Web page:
Well, I did get promoted, and am still proud to be ex-LtCol, but I learned a hard lesson. When the USAF and other services incentivize the Core Value of "Shutting up and Kissing Butt" in order for physicians to get promoted beyond O-4, it really is not worth it to join the "Liar's Club" of O-6s and above, to quote Anonymous in his book Imperial Hubris. It is especially not worth it to sacrifice your own self-esteem and honor as a physician on the altar of coasting to retirement by keeping your head down and not making waves, regardless of clear and present dangers to patient safety created by the broken system.

There's a lot I love about this institution and am proud to be part of. But institutions can't love you back, and giving them things that harm you in the hopes that the institution will change or remember you when you're gone is dumb. There's a wall full of old name tags in our dept that people leave when they go. Dozens of people. I knew most of them. I miss a lot of them. The Navy doesn't care that they're gone.

This is so true. In retrospect, 15 years after I resigned my commission and punched out, I realize that a lot of my PTSD from the death of my military career is due to the total lack of caring by the USAF when all of my smart colleagues (and me) left without one attempt to retain them in the service. It's as though you spend your formative years working for recognition and respect from your father, only to have him leave you and your siblings to rot while he moves to another state to avoid paying child support (for example). It boggles the mind how much institutional knowledge is (bleeped) away by the military every day when experienced young O-4s and O-5s at the peak of their vitality and skill walk away from the military without one attempt to change their minds.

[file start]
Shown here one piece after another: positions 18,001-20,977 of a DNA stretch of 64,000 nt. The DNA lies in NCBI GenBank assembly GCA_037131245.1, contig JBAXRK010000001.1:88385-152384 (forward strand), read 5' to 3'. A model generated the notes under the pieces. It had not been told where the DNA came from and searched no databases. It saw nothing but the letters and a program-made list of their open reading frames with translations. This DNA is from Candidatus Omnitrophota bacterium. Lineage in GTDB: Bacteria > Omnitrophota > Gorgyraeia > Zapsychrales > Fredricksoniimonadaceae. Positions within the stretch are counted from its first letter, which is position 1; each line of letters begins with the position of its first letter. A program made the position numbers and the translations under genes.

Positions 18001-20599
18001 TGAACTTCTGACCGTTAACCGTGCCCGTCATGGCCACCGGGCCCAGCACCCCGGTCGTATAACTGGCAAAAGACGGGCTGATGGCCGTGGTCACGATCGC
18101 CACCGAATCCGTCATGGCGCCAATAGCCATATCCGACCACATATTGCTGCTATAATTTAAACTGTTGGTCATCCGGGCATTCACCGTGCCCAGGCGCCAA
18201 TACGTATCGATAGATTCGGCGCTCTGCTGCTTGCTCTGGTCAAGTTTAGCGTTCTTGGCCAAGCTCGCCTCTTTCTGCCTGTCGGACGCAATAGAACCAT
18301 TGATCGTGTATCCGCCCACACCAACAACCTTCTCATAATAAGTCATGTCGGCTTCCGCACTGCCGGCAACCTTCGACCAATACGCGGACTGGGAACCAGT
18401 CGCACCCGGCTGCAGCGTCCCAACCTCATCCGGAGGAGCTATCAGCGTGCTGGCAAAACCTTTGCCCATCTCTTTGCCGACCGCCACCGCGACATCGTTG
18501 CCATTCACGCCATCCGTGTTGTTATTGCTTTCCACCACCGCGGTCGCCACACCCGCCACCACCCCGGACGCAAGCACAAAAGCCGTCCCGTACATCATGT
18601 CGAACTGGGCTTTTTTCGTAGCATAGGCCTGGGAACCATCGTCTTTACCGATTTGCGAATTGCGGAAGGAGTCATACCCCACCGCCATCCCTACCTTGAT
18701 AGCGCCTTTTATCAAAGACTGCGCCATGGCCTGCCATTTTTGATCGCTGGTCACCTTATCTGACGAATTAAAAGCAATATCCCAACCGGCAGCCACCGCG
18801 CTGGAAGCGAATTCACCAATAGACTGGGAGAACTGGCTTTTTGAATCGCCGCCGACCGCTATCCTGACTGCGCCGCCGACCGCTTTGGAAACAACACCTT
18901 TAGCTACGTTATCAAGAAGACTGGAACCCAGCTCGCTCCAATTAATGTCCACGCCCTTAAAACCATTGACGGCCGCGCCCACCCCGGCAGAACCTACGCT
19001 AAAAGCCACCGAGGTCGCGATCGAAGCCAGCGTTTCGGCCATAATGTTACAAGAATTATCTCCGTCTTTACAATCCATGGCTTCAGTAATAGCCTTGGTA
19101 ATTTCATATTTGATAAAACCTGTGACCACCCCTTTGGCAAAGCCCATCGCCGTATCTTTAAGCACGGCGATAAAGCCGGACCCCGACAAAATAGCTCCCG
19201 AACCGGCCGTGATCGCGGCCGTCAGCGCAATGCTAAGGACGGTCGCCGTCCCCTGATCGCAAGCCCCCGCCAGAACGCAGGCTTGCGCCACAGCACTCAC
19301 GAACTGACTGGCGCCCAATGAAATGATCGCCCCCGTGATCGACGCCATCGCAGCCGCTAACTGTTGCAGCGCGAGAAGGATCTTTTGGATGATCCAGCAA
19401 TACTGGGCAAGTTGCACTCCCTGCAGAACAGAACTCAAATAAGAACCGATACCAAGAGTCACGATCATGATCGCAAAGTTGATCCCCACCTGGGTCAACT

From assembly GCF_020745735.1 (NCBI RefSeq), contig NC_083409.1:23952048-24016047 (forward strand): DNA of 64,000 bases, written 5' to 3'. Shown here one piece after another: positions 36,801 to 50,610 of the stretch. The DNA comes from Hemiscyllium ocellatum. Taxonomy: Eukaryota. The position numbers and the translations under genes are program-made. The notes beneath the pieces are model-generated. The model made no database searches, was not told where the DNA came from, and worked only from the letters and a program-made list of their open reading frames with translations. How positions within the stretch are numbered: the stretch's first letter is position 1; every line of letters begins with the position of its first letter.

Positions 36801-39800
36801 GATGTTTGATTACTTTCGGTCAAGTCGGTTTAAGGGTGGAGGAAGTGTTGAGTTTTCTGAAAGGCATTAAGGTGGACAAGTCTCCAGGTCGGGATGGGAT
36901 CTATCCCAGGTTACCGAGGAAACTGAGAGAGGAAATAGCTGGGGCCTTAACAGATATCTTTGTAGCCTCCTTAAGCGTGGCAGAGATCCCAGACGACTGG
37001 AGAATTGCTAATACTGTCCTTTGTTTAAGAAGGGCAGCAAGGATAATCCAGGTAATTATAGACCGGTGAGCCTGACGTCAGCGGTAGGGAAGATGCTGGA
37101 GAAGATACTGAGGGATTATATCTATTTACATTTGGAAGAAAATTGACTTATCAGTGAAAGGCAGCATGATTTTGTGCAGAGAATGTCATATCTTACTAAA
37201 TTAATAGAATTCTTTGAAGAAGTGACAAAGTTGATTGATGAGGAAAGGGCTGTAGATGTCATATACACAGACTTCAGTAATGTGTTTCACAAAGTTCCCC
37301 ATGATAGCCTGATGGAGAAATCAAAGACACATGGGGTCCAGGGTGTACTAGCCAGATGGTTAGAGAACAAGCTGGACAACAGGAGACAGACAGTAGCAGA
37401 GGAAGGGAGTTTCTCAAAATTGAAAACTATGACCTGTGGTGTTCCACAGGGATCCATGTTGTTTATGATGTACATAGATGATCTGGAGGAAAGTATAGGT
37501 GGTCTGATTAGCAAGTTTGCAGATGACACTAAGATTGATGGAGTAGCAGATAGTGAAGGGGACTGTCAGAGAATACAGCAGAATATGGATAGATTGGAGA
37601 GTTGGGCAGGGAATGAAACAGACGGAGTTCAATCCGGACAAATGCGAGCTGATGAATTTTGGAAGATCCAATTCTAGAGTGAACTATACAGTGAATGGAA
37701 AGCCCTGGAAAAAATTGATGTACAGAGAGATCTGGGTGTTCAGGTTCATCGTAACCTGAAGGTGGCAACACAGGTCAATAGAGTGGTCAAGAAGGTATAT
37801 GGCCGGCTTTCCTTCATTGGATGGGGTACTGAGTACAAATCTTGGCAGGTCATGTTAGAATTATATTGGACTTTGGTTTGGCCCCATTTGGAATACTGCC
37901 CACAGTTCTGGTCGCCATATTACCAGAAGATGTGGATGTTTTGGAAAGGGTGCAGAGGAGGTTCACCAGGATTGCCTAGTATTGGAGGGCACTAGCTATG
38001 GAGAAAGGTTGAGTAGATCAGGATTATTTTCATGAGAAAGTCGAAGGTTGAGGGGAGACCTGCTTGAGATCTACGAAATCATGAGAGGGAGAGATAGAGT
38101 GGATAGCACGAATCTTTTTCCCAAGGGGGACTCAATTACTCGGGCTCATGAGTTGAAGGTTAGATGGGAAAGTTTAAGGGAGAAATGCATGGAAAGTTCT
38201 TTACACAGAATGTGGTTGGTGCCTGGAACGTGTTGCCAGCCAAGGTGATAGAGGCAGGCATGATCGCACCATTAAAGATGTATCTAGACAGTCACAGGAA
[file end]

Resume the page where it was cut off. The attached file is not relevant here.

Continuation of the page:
All I asked for in 2005 was for the military to give me a PCA to USU from Andrews (cost to taxpayers: $0.00) and allow me to teach a few days a week, and then work at NHB or Andrews the other days as needed. Nope. No can do. You are going to Keesler to be commanded by an O-5 CRNA with DOR on you, so she will be in command of you. Oh, and Sir, (bleep) you very much. Not one attempt by anyone to keep this "troublemaker" in the military...but also no attempt to keep my "non-troublemaker" colleagues in uniform either. In retrospect, just for fun, someone should have filed a Fraud, Waste, and Abuse charge against all the military services for their abysmal mismanagement of mid-grade physician retention.
==============================================================